Re "In L.A., a High Turnout of Critics," March 10: Could someone in city government please tell me why he or she thinks there is such urgency required in counting the election ballots?
As reported in The Times, "some" City Council members were demanding answers as to why it took eight hours rather than last year's six hours to count the ballots. This is after using helicopters and nearly 80 vehicles, which were probably operated by people working overtime, to get the ballots from outlying districts to downtown.
Who cares beside the media and the candidates? What if the vote count wasn't available for two days? Would it change anything?
The city clerk should be concerned with accuracy and cost, not speed.
It saddened my heart to read that L.A. City Councilman Dennis Zine stayed up all night to see if he was reelected.
Does he, or any other council member, stay up all night worrying about our lack of a transit system that works, a viable alternative to dumping treated water into the Los Angeles River instead of using it, our lack of a comprehensive program to get anyone in this city (who wants to work) in touch with employers, etc.? No, they are just impatient if it affects them. The rest of us can wait decades.
Re "Turnout in L.A. Hits 16-Year Low," March 10: It's stunning to me to see that, from a city of 4 million people, it took barely more than 89,000 votes for Mayor James Hahn to make the runoff. Truly amazing. There are churches with nearly that many members. Look how empowered just a few people are.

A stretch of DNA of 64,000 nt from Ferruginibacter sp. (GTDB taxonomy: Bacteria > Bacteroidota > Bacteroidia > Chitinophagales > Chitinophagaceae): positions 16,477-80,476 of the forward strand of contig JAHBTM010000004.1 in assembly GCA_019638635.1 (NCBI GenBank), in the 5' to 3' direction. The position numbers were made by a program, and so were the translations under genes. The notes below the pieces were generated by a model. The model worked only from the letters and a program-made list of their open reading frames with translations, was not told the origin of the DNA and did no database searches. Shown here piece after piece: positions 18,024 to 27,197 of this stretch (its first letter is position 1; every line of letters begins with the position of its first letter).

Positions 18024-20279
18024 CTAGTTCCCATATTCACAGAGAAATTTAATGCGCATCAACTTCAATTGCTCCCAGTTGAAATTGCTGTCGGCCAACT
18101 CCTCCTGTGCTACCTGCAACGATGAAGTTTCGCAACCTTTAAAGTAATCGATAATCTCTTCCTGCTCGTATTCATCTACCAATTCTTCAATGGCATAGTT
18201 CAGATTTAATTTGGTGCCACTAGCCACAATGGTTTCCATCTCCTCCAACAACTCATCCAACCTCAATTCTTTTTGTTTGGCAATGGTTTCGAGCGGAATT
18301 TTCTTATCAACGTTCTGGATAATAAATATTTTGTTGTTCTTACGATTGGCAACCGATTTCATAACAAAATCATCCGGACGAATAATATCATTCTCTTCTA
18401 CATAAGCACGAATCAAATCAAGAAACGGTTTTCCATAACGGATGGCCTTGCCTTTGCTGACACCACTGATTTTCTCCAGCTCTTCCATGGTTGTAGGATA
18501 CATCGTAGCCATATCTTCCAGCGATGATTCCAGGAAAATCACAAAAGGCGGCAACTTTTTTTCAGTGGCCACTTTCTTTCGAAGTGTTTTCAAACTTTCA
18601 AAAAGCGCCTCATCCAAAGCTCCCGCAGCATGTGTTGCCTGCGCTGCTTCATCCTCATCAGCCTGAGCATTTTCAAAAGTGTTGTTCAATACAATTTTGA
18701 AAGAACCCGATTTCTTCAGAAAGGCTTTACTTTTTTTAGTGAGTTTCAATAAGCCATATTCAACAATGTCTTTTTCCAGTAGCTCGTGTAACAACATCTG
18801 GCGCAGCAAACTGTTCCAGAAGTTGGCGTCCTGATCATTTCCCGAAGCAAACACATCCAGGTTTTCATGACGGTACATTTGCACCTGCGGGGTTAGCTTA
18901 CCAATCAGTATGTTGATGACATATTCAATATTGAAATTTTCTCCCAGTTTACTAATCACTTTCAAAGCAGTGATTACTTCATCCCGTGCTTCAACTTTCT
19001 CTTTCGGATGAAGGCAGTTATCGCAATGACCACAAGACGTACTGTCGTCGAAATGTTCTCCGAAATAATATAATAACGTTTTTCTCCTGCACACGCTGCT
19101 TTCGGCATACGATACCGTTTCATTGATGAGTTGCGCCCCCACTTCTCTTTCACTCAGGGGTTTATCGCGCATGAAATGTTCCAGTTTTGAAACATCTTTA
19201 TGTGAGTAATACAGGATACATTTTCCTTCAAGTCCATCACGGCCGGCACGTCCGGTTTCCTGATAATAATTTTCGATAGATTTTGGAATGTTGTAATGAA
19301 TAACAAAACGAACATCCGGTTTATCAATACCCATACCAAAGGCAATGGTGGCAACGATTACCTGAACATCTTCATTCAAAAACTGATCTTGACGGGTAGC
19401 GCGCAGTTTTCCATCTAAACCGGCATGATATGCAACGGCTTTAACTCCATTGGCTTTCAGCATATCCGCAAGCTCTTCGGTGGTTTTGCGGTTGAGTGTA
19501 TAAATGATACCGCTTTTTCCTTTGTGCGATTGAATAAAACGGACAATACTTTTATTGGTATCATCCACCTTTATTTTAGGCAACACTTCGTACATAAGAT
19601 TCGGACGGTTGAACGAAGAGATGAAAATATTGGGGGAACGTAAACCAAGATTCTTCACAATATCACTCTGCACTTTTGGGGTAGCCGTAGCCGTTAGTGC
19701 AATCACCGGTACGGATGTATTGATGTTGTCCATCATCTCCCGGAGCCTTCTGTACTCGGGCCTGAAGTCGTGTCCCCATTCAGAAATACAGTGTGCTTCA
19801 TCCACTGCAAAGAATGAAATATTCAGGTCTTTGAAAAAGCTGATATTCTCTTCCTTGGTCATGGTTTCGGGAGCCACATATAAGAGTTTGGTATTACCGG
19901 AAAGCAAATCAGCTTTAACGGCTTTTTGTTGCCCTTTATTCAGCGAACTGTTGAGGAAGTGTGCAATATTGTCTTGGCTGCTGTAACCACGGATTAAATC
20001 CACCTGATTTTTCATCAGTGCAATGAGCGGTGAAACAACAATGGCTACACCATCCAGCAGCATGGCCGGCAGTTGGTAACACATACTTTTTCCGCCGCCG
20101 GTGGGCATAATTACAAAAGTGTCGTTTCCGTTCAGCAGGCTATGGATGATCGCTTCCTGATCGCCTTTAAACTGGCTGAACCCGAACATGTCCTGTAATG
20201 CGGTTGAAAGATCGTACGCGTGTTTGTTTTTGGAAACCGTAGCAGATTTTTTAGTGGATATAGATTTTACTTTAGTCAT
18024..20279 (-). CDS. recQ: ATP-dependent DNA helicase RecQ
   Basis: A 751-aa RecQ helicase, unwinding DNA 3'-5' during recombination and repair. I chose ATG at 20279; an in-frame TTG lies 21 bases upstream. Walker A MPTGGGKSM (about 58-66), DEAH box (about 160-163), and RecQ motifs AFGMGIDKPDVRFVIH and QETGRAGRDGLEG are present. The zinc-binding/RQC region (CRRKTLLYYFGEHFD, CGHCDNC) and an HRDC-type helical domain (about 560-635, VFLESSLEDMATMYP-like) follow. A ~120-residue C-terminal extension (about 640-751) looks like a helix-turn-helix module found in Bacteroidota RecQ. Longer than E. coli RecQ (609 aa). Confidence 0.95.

I've lived in Los Angeles since November of 2003. I've yet to understand the mayor's "leadership" style. Some politicians have been described as Teflon pols. Hahn is the invisible pol. He's missing in action most of the time.
In fact, there is little visible action on his part at any time. When there are so many problems in this city that need to be tackled aggressively by our elected officials, he's nowhere to be seen or heard! At least that's my perception.
He talks about his "making the tough decisions." Besides firing an African American police chief and replacing him with a white man, what other tough decisions has he made? Name one, Mr. Mayor. I'm waiting.
Re "Bigger Ideas for the Runoff," editorial, March 9: As a 35-year community activist and a past education consultant for the Los Angeles League of Women Voters, I seriously question The Times' call for our city's mayor to have authority over the Los Angeles Unified School District. My two daughters are professional educators, one with the LAUSD and the other with the New York City schools.
The latter daughter frequently laments about how highly politicized the New York system has become with the mayor having direct control over its budget and now the school board. In her words, the system is fraught with uncertainties and favoritism, making it highly demoralizing for all concerned.
Jean F. Cohen